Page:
On the evening of 22 April 1993, 18-year-old Stephen Lawrence left his uncle’s house in Plumstead, south-east London, with his friend Duwayne Brooks. As the two friends waited at a bus stop, Lawrence started crossing the road to see if the bus was coming. He didn’t make it to the other side. He was confronted by a gang of young white men around his age, who surrounded him as they approached. Lawrence was set upon, and stabbed repeatedly. Brooks fled, and Lawrence followed, running more than 100 metres before collapsing. He bled to death on the road.
A day after Lawrence’s death, a letter listing the names of the people who turned out to be the top suspects in the case was left in a telephone box near the bus stop. In the following months, that letter led to surveillance and arrests.
Two people were charged. But by the end of July 1993, all the charges against them had been dropped. The Metropolitan police had concluded that evidence from Brooks, the only witness to the crime, was not reliable.
Four years later, an inquest delivered a verdict of unlawful killing in an “unprovoked racist attack”. After an official representation to the Police Complaints Authority from Lawrence’s parents, the Kent police force was tasked with launching an investigation into the Met’s conduct, in March 1997. The result, nine months later, would find “significant weaknesses, omissions and lost opportunities” in the way the Met dealt with the investigation of Stephen Lawrence’s death.
There is much evidence to show that your life chances are impeded if you are black in Britain. Between 2010-11, the Department for Education found that a black schoolboy in England was three times more likely to be permanently excluded from school, compared to the whole school population. Black school leavers were less likely to be accepted into a high-ranking Russell Group university than their white counterparts. In 2009, a study by the Department for Work and Pensions found that applications for jobs to a number of prospective employers were not treated equally: applicants with white-sounding names were called to interview far more often than those with African- or Asian-sounding names. Despite this, many insist that any attempt to level the playing field is special treatment. – The Guardian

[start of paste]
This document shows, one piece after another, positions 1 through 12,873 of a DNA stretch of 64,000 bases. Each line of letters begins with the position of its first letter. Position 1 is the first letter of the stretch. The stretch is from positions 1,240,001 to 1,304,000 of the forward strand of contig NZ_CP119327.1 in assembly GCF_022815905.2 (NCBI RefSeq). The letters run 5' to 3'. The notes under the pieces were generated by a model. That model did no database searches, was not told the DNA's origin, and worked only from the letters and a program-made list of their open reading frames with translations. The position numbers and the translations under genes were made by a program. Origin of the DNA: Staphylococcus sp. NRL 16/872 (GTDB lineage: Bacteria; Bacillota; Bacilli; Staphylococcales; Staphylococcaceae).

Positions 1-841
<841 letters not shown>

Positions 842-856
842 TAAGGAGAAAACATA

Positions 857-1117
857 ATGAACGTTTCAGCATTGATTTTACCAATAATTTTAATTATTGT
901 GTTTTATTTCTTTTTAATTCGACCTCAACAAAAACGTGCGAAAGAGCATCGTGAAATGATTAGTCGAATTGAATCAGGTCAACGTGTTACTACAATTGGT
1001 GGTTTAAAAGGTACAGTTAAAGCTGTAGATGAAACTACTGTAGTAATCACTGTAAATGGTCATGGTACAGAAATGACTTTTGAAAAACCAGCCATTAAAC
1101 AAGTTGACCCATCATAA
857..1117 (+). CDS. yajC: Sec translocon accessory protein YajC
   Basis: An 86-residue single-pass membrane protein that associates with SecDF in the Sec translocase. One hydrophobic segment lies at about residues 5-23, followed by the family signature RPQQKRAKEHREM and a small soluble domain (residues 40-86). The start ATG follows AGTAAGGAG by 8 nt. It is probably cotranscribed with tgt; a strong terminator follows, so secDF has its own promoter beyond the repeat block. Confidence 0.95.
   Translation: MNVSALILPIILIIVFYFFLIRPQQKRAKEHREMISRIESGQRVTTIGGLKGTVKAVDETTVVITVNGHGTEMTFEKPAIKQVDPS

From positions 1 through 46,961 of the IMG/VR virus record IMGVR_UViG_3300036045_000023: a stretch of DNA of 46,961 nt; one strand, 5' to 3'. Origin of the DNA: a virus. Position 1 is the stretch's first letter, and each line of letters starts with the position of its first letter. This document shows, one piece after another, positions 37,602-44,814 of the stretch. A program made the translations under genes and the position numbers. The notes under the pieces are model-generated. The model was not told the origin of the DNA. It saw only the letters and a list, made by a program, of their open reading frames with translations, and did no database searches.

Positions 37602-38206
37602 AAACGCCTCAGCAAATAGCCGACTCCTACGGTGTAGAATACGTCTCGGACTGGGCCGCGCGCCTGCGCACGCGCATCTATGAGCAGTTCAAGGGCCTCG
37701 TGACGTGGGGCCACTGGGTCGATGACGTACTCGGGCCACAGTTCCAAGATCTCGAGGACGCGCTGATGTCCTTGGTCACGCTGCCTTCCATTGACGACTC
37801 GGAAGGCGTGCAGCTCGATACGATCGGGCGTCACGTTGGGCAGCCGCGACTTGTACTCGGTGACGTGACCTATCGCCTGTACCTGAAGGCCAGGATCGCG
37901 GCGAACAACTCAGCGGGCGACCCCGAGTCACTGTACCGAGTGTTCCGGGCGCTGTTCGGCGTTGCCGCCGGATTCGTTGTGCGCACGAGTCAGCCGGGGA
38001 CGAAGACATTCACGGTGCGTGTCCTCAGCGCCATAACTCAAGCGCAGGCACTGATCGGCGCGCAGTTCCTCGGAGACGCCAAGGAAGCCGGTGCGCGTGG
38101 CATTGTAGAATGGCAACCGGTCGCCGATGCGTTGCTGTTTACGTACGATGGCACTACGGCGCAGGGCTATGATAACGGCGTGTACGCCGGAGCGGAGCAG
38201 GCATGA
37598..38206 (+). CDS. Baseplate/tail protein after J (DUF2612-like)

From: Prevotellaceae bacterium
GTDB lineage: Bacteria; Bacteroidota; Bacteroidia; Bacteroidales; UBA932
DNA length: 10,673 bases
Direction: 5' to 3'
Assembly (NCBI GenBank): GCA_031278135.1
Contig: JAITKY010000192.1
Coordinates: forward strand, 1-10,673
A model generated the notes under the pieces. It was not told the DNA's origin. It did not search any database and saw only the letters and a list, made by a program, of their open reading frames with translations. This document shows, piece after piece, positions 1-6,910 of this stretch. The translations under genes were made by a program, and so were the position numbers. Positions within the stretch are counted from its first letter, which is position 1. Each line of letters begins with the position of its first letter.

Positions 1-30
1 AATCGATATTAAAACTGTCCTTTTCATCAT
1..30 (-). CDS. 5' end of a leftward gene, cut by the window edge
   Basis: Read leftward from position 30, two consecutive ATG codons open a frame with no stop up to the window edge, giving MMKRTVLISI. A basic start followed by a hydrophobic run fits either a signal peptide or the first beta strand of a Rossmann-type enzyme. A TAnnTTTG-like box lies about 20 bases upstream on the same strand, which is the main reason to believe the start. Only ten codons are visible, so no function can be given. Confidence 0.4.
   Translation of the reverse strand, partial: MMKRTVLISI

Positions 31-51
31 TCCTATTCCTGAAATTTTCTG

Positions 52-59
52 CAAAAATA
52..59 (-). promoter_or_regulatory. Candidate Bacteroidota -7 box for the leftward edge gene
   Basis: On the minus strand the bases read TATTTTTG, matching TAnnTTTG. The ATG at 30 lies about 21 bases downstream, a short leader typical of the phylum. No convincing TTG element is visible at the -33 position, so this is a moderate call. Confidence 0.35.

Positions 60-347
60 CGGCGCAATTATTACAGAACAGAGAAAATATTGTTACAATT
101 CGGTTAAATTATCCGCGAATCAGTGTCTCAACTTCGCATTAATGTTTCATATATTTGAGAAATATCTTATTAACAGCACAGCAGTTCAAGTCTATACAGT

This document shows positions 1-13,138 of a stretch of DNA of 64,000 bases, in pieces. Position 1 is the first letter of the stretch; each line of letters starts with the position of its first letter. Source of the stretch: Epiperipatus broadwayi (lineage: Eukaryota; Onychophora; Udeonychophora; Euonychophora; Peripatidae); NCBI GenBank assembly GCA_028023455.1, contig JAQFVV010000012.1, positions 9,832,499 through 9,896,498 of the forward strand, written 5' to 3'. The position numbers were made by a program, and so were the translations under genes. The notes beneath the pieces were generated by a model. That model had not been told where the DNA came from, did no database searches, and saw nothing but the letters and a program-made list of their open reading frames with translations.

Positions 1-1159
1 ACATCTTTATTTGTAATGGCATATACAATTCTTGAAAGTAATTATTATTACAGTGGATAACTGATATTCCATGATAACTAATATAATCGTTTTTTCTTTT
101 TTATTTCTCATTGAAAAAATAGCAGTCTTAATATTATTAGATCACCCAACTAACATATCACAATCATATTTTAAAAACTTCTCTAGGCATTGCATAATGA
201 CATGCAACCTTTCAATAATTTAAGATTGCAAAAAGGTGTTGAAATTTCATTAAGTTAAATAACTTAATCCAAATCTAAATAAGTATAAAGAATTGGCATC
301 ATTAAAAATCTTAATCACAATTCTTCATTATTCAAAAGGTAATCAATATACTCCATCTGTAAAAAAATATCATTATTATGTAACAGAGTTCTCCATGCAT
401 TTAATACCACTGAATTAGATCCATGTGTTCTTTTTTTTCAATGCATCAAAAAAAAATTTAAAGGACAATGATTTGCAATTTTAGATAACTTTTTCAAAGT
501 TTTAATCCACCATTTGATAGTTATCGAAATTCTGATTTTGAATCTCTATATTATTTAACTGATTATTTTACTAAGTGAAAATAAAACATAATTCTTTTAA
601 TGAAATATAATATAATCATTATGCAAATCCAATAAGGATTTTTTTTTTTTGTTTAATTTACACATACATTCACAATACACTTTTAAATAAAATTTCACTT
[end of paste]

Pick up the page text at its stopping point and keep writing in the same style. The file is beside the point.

When I was a child, growing up on a council estate in the northeast of England, I imbibed enough of the background racial tensions of the late 1970s and 1980s to feel profoundly unwelcome in Britain. My right, not just to regard myself as a British citizen, but even to be in Britain, seemed contested. Despite our mother’s careful protection, the tenor of our times seeped through the concrete walls into our home and into my mind and into my siblings’ minds. Secretly, I harboured fears that as part of the group identified by chanting neo-Nazis, hostile neighbours and even television comedians as “them” we might be sent “back”. This, in our case, presumably meant “back” to Nigeria, a country of which I had only infant memories and a land upon which my youngest siblings had never set foot. To thousands of younger black and mixed-race Britons who, thankfully, cannot remember those decades, the racism of the 1970s and 1980s and the insecurities it bred in the minds of black are difficult to imagine or relate to.